The Ayala Museum in Greenbelt, Ayala Avenue in Makati


I had a wonderful time visiting the Ayala Museum last June 19th as they celebrate the International Museum Day. The entrance is absolutely free so I took advantage of it. The theme is via the hashtag, #InspireEveryDay which we answer via paper or social media accounts on how do we inspire people in our own ways. I have been to this museum a few times already and I always come back.  Ambeth Ocampo’s funny lectures about our historical figures is one example. I was there when he talked about FernandoAmorsolo’s portrait of the artist as historian, Doble Kara: Rizal In Art andMonuments and Japan in Philippine History. His most recent talks I regret to not blog about it as I became busy but I was there as well.

Because of this opportunity, I was able to revisit and take a look inside of the many exhibitions that I have seen a few times already. For me a one-time visit to a particular place like Ayala Museum that holds so much of stories from our rich history won’t do good for you to understand what is it all about so here I am.




The place is jam-packed mostly with students and teachers from around the metro. I am lucky to have arrived just after lunchtime so the line is quite short but just after about 30 minutes the crowd becomes double and the lines kept getting longer every minute.  What I love about Ayala Museum is that it is situated in a prime destination which is in Greenbelt. It is in the heart of a shopping place where a lot of people visit.  

Unlike other museums that you really had to exert efforts to come and see it, Ayala Museum won’t cost you a sweat. I made this post to invite more people to be more appreciative of our heritage by citing Ayala Museum as one of the way. Let me give you a glimpse of what you will see there. I would like to show more pictures but since this is a private museum, we have to respect their policy that you cannot take photos in some parts of it.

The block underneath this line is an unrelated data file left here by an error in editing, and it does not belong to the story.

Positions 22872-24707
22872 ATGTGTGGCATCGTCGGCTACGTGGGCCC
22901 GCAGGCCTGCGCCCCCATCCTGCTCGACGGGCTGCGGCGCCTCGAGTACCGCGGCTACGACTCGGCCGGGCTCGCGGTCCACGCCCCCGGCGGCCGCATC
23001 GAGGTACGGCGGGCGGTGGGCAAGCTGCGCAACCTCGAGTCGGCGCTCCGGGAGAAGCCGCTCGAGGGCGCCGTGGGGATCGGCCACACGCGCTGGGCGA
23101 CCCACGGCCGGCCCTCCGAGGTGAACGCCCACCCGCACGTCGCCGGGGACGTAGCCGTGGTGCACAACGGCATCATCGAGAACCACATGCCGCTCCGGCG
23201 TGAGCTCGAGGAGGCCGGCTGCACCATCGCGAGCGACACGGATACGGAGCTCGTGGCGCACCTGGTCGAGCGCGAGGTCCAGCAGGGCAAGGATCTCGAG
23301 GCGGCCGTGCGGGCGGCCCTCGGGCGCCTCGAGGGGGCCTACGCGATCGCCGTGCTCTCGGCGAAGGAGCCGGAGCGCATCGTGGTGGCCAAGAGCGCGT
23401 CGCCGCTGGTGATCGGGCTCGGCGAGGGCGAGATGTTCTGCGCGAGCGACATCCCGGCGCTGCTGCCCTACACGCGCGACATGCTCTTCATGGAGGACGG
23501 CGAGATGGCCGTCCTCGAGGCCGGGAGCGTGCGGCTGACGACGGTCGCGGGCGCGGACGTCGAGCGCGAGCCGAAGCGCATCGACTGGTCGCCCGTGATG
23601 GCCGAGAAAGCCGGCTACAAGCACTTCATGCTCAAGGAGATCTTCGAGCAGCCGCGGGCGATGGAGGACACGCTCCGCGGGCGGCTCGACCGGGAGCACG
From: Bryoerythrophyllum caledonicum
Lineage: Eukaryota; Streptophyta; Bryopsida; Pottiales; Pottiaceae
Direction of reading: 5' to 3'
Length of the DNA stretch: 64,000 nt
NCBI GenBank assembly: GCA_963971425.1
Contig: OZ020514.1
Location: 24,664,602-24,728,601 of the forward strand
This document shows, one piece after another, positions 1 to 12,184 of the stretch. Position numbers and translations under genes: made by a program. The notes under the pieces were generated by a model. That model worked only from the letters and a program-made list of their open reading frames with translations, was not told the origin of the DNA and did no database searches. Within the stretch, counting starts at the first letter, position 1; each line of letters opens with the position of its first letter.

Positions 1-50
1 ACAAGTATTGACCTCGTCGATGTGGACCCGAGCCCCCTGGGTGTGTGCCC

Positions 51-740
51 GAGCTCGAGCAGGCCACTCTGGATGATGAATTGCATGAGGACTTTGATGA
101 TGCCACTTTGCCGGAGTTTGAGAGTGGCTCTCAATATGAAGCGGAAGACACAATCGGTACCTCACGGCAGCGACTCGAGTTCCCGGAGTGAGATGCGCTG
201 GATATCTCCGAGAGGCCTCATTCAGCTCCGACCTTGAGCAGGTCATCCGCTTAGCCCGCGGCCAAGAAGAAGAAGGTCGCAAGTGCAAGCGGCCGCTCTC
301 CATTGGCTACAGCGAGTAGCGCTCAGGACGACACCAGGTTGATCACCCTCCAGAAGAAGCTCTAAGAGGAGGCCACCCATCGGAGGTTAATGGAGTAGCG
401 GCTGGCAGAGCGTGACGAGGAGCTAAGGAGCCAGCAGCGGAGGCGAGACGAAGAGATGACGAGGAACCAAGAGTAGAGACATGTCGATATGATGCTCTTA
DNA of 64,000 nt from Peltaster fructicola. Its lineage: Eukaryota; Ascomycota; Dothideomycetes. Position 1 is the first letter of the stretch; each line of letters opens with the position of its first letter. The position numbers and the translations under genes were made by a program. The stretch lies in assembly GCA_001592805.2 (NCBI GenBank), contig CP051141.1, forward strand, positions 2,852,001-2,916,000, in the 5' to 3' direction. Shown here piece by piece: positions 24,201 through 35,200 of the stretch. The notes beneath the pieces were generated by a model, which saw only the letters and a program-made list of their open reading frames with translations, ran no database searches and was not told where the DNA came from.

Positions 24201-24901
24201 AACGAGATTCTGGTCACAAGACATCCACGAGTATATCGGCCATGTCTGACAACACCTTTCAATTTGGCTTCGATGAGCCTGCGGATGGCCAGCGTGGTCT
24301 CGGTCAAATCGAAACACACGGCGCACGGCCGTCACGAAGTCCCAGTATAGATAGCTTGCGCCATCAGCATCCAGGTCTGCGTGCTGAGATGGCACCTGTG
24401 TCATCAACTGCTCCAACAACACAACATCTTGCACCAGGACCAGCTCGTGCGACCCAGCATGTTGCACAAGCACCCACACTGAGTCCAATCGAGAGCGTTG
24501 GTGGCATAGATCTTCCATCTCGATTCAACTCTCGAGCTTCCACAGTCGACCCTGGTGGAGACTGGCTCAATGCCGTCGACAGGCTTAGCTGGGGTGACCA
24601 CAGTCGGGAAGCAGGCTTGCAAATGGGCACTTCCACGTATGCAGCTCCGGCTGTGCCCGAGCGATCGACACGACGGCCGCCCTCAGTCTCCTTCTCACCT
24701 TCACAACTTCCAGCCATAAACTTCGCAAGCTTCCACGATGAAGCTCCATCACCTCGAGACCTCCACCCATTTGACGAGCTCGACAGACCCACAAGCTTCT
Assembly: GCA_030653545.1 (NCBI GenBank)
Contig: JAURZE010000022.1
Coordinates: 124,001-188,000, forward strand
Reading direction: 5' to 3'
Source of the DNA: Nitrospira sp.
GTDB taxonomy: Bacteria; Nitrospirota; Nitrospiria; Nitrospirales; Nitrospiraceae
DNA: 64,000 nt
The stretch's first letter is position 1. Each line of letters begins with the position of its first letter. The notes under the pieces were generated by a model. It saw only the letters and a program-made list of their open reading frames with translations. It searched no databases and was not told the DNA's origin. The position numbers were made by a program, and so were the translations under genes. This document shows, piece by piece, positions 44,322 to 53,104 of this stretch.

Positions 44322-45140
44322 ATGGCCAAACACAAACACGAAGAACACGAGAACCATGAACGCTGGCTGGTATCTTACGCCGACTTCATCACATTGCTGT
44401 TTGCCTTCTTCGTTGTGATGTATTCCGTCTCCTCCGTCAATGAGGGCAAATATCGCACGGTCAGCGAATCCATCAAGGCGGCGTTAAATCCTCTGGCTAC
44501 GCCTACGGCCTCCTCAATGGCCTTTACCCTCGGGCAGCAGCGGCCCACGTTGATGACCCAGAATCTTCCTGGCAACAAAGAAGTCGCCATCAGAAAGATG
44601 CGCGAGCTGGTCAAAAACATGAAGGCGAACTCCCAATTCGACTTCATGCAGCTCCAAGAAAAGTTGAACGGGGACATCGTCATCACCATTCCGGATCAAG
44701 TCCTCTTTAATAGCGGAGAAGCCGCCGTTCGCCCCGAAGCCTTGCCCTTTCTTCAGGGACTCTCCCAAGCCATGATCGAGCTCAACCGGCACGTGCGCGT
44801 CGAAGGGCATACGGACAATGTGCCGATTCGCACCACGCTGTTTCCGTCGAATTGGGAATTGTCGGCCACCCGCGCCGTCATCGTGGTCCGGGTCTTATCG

The Ayala Museum is made of 4 floors. The Ground Floor Galleries holds contemporary exhibits of leadng Filipino artists in various media like large – scale paintings, installation works and videos. The Second Floor Galleries  showcases a 60 Diorama experience about the major events of the Philippine history from prehistoric times to the recognition of Philippine independence by the USA in 1946. The most recent addition are photos and multimedia presentation of the Marcos, Aquino during the Martial Law.  Sharing in the same floor are representations of different maritime vessels. This is a one-of-a-kind boat gallery showcasing miniatures of the different watercrafts that plied the Philippine seas and contributed to the development of our maritime trade and colonial economy.  You can take photos of these for as many as you want. Just make sure don’t use the flash.




The Third Floor Galleries shows  75 paintings of Fernando Zobel. He is a prominent painter in the late 19th century to the 20th century. He lived in Manila, Boston & Providence in the USA and Madrid, Spain. His most noted citations are the Gold Medal of Merit in the Fine Arts in 1983 from Spanish of Ministry and the Presidential Medal of Merit from our Philippine government.

The Fourth Floor Galleries hold two of the most priceless possessions of this Museum: a gold and ceramics exhibits which I am sure you will drop your jaws in awe.  The Gold of Ancestors Pre-colonial Treasures in the Philippines  features more than one thousand gold objects that existed in the Philippines before the colonization in 16th century. Note that these are REAL if not PURE objects made of GOLD.  One of the most spectacular display that I would like you to check out is the a gold sash from Surigao. It weighs 4kg and is worn over the left shoulder and diagonally across the chest. This cord is referred to as “Upavita” or the hHndu symbol of purity and birth.

Second is A Millenium of Contact: Chinese and Southeast Asian Trade Ceramics in the 
Philippines. Here you will see an amazing collection of ceramics from Vietnam, Thailand, Cambodia, Southern China and Guangdong Province that existed as early as 10th – 11th century.






Photos cannot be taken the 3rd and 4th floor exhibits so let’s leave the delight to your own eyes when you come here.  A plus bonus when visiting Ayala Museum is while traversing back and forth to these galleries, from the glass windows you can see the spectacular view of the Greenbelt shopping center. I am sure that after your visit, you will surely be enticed to drop by here to go on a shopping spree, attend a mass in Greenbelt chapel, watch a movie, dine in your favorite restaurant or just stroll around.




For regular days, the entrance fee is P250 each. For more details of Ayala Museum, you may check their official Facebook Fan page here




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